Dr Patricia Ellis
Principal Veterinary Officer, Horse Industry Programs
Unit of Chief Veterinary Officer
Department of Natural Resources and Environment
475 Mickleham Rd
Attwood, Victoria 3049


Australia can still be called a lucky country as it remains free of many important horse diseases which cause serious production losses, interfere with international trade and/or cause public health problems in other parts of the world.

Historically, our relative freedom from serious diseases can be attributed to our geographic isolation as an island continent. There were no horses in Australia before 1788. In the early colonial period, the long voyage by sea was, in itself, an effective quarantine barrier. Sick animals tended to die or completely recover by landfall. In more recent times, application of sound quarantine procedures has successfully prevented the introduction of major diseases by imported horses or semen.

Current Australian horse import requirements

Few foreign countries have identical health status and therefore health conditions for the import of horses from different countries vary. The basic template for an import protocol covers the following aspects:

Competition horses

Horses imported temporarily for competition purposes are kept under quarantine surveillance during their visit to Australia and are not permitted to mate or be resident on stud premises. For this reason they are not tested for diseases which are transmitted by the venereal route and can complete pre-embarkation quarantine 7 days earlier than permanent imports. In all other respects current quarantine conditions for the import of competition horses are exactly the same as for permanent imports. Competition horses imported for major races and events like the Olympic Games are registered animals, travel on passports and have a known residency, vaccination and disease testing history. They are kept under constant veterinary supervision before, during and after the event.

Australia’s horse health status

Diseases recognised internationally as being of significant importance to trade are defined by the Office International des Epizooties (OIE) as List A diseases. These are diseases that can spread very rapidly and have serious socioeconomic or public health consequences. OIE also defines a second group of diseases (List B diseases) that are considered to be of socioeconomic or public health importance within infected countries and are significant in international trade.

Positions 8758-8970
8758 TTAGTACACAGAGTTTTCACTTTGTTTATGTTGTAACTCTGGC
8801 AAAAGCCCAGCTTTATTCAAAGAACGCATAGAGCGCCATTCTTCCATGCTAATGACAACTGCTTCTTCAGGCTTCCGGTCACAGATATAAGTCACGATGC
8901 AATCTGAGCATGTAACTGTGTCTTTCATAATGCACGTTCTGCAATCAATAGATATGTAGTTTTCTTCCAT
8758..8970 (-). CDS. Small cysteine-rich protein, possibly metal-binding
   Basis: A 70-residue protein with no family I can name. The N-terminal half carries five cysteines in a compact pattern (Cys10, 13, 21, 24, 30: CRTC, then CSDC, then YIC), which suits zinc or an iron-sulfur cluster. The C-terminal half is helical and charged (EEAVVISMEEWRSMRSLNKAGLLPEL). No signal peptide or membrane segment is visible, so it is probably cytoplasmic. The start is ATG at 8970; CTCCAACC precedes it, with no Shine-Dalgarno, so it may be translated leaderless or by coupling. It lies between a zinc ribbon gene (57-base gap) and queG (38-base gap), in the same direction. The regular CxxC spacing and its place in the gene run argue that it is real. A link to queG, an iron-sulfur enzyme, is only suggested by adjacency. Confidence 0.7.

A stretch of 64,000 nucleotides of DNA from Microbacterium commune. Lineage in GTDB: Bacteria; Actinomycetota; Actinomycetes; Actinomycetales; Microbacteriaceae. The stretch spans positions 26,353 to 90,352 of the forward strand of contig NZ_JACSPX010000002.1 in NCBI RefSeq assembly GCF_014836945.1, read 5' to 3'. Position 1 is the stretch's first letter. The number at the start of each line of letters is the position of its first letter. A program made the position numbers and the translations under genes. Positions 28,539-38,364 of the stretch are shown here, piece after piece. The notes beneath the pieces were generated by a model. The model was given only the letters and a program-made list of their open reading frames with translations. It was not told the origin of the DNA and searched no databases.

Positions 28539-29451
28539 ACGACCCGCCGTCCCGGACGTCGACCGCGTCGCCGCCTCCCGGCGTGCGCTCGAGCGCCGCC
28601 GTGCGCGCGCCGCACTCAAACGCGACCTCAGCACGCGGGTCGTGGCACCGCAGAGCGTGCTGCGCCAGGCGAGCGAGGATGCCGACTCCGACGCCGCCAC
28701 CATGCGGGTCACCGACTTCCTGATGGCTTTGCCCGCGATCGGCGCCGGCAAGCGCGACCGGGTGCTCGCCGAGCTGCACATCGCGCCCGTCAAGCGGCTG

We are extremely fortunate that the Australian horse population is currently free of all OIE List A diseases and most OIE List B diseases.

Australia is free of the following List A diseases of horses:

and the following List B diseases:

Diseases of horses

Diseases affecting several species including horses

Viral diseases of horses in Australia

Over the years however, some viral diseases of horses have penetrated our defences. See Table 1.

Table 1. Introduction or emergence of viral diseases of horses in Australia

Disease or agent

Date detected

Current status

Equine infectious anaemia


+ (OIE List B)

Equine herpes virus 3



Equine herpes virus 4



Equine herpes virus 1


+(OIE List B)

Equine viral arteritis


+(OIE List B)

Hendra virus (equine morbillivirus)

1994, 1999


Japanese encephalitis

1995 (Torres Strait), 1998 (Mainland)

?(OIE List B)

Equine infectious anaemia

Equine infectious anaemia (EIA) is an infectious disease of horses caused by a virus. It is spread naturally by large blood sucking insects such as March flies. For this reason it is common in low-lying, humid and swampy areas. Hence its nick-name – "Swamp Fever". Contaminated surgical instruments, hypodermic needles and blood transfusions, associated with infected horses, can also readily transmit it. The virus is also shed in semen and milk, and can pass from mare to foal during pregnancy.

The clinical signs of EIA are highly variable. It can cause intermittent bouts of fever, anaemia and ill thrift. These signs may be accompanied by jaundice, pinpoint haemorrhages under the tongue and swelling of the lower legs and abdomen. However in many cases the signs are so mild they are overlooked. Infected horses are life long carriers of the virus and are potentially a continuing source of infection for other horses. There is no treatment or vaccine for the disease.

The disease has a worldwide distribution. It was first recognised in Australia in Queensland in 1950 but undoubtedly was present before then. The disease is well established in certain areas of Queensland associated with inland river systems but occurs only occasionally in NSW, Northern Territory and Victoria. The last positive case detected in Victoria was in 1977.

Detection of two cases in thoroughbred horses in NSW this year sparked an intensive surveillance effort in the thoroughbred breeding populations of NSW and Victoria, but only one further case has been detected, in a horse which was a contact of one of the index cases. EIA is a notifiable disease under legislation within Australia.

Equine herpes virus 1 and 4

EHV-1 (also known as equine abortion virus) is the most serious viral cause of abortion in horses and is the main cause of abortion storms, ie. multiple cases of abortion on a single farm. EHV-1 can also cause stillbirths, neonatal deaths and infrequently in Australia, respiratory disease in weaned foals and yearlings. Some strains of EHV-1 are also known to cause outbreaks of paralysis of the hind limbs, and sometimes the front limbs.

EHV-1 is endemic in most countries. However abortion storms and deaths of new-born foals only happened in Australia for the first time in NSW in 1977. The virus is thought to have been introduced at that time by an imported thoroughbred mare. Since then outbreaks have occurred sporadically in major horse breeding areas of Australia. Serious abortion storms occurred on two Victorian thoroughbred studs in 1989 and severe outbreaks were reported in NSW in 1993 and in NSW and South Australia in 1994.